A parenting guide for families of children with disabilities : developing social skills towards independent living
By: Keiling, Patricia.
Contributor(s): Lenzo, Patricia Navarro.Publisher: Pittsburgh, PA Dorrance Publishing 2010Description: 91 p. : ill. ; 28 cm.ISBN: 9781434905970.Subject(s): CHILDREN | PARENTING | DISABILITY | INDEPENDENT LIVING SKILLS | SELF ADVOCACY | COMMUNICATION | NONVERBAL COMMUNICATION | PERSONAL HYGIENE | FUNCTIONAL SKILLS
|Item type||Current location||Collection||Call number||Copy number||Status||Date due||Barcode||Item holds|
|Book||IHC Library||310 KEI (Browse shelf)||Available||W000684|
|Book||IHC Library||310 KEI (Browse shelf)||Available||W002016|
|Book||IHC Library||Main Collection||310 KEI (Browse shelf)||3||Available||W0014073|
Baby birds in the nest|Introduction|Philosophy|Building a foundation|Dreams and goals|Ten top tools to use throughout the program|Self advocacy|Nonverbal communication
Part one: First impressions
Part two: Behaviors|Verbal communication|Daily living and community skills|Organizational planners|Family action plan worksheet|Conclusion|Birds fly out of the nest
"Every family has its own ideas about raising children. These ideas come from life and educational experiences. For many people. however, there is little or no experience regarding raising a child with a disability. The purpose of this guide it to help families with a child with a disability develop a personal philosophy of how to raise their child. Your child's ability to advocate for him or herself will lead to as much independence as possible. This guide focuses on the social skills needed for self-advocacy, which increases independent skills for home, work and community interaction." - INTRODUCTION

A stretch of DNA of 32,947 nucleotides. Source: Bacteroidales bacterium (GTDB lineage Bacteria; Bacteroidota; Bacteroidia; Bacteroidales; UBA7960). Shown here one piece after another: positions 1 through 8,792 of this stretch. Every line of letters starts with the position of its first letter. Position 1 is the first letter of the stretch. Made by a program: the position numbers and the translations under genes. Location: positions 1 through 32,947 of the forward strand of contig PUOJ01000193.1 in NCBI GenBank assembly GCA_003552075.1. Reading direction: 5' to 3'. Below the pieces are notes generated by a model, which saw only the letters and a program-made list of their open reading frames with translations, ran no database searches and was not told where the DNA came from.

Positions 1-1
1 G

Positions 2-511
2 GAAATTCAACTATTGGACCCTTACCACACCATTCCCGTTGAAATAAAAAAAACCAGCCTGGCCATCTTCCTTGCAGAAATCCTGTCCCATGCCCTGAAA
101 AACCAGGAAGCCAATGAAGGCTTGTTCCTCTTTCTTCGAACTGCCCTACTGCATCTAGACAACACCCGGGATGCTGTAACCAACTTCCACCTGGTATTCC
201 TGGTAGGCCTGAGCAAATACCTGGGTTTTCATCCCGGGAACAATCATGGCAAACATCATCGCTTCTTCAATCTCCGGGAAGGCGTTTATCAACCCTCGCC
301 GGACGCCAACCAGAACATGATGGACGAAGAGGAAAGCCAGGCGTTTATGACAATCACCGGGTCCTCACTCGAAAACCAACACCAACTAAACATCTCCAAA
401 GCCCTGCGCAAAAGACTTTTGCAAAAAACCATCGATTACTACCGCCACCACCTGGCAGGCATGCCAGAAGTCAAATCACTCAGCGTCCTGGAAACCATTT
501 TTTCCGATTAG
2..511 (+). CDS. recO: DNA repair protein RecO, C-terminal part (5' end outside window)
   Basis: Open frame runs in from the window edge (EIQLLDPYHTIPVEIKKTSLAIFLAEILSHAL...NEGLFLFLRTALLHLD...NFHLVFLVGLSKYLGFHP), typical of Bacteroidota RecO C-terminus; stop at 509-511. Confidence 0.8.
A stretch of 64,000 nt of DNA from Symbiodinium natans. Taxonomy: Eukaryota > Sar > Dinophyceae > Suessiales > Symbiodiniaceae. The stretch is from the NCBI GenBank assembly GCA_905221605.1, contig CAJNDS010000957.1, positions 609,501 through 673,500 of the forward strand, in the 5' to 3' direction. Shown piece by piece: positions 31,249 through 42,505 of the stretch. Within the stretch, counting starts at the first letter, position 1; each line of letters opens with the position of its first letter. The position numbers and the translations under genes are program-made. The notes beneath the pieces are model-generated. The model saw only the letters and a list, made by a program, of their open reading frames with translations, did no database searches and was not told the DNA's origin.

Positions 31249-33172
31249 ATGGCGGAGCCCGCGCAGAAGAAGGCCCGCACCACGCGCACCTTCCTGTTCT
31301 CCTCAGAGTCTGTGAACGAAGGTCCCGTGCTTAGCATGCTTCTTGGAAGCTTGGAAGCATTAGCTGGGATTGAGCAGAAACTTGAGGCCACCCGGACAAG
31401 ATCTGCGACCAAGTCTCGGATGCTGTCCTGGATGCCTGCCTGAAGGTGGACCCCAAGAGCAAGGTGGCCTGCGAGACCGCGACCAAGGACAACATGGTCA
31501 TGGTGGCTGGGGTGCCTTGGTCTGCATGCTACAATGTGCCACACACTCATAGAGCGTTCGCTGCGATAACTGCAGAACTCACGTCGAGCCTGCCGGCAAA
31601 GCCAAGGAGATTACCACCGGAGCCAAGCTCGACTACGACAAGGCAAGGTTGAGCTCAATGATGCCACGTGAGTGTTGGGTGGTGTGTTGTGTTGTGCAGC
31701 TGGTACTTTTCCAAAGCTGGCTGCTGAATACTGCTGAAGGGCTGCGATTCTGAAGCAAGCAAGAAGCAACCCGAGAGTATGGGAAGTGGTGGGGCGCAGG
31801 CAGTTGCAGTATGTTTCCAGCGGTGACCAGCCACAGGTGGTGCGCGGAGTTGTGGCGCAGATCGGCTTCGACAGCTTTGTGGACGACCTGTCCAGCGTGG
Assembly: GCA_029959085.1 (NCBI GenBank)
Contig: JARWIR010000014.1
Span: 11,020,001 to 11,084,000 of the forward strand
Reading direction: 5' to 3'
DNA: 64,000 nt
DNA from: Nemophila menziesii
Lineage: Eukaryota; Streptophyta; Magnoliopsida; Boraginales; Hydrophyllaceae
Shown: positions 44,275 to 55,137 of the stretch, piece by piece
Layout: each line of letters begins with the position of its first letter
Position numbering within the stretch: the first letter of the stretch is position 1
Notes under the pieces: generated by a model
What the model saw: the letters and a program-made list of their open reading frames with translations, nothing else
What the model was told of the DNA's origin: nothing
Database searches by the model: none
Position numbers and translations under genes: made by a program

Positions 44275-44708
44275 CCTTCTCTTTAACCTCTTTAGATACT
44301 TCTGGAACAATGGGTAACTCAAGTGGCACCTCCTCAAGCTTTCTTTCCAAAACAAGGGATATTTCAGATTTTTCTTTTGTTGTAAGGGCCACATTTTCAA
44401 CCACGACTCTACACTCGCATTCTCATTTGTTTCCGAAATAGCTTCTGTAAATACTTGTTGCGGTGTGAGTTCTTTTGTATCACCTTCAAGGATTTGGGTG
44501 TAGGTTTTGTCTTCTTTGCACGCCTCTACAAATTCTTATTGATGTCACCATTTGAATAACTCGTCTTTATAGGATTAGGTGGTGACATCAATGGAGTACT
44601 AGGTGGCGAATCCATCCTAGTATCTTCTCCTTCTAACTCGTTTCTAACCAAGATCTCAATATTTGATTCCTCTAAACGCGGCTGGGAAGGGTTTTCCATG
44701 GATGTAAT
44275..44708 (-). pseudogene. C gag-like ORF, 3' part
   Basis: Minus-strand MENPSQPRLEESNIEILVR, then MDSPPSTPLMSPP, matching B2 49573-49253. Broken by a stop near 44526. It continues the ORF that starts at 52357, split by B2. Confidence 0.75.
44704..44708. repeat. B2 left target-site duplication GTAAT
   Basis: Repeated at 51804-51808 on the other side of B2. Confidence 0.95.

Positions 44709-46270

It doesn't claim to offer the 'right' way to parent a disabled child. Instead it offers tips to help each family develop a personal philosophy towards achieving success. From a review written by Thomas Smythe
In their introduction the authors state that “this guide focuses on the social skills needed for self-advocacy, which increases independent skills for home, school, work and community interaction”. Certainly a glance at the contents page reveals a comprehensive list of issues and topics leading to family action plans and ultimately the “birds fly out of the nest”! Just to mention a few there is personal hygiene, physical issues including eye contact and personal space, daily living skills looking at shopping, banking and leisure.
I really like the lay out throughout which makes for an easy read; the development of ideas through goal setting, suggestions, supporting tips and key areas to think about; the use of imagery, action plans and quotes; and finally the fact that this is an open guide not restricted to a particular disability, nor type of family.
This will be useful for any family raising a child with a disability.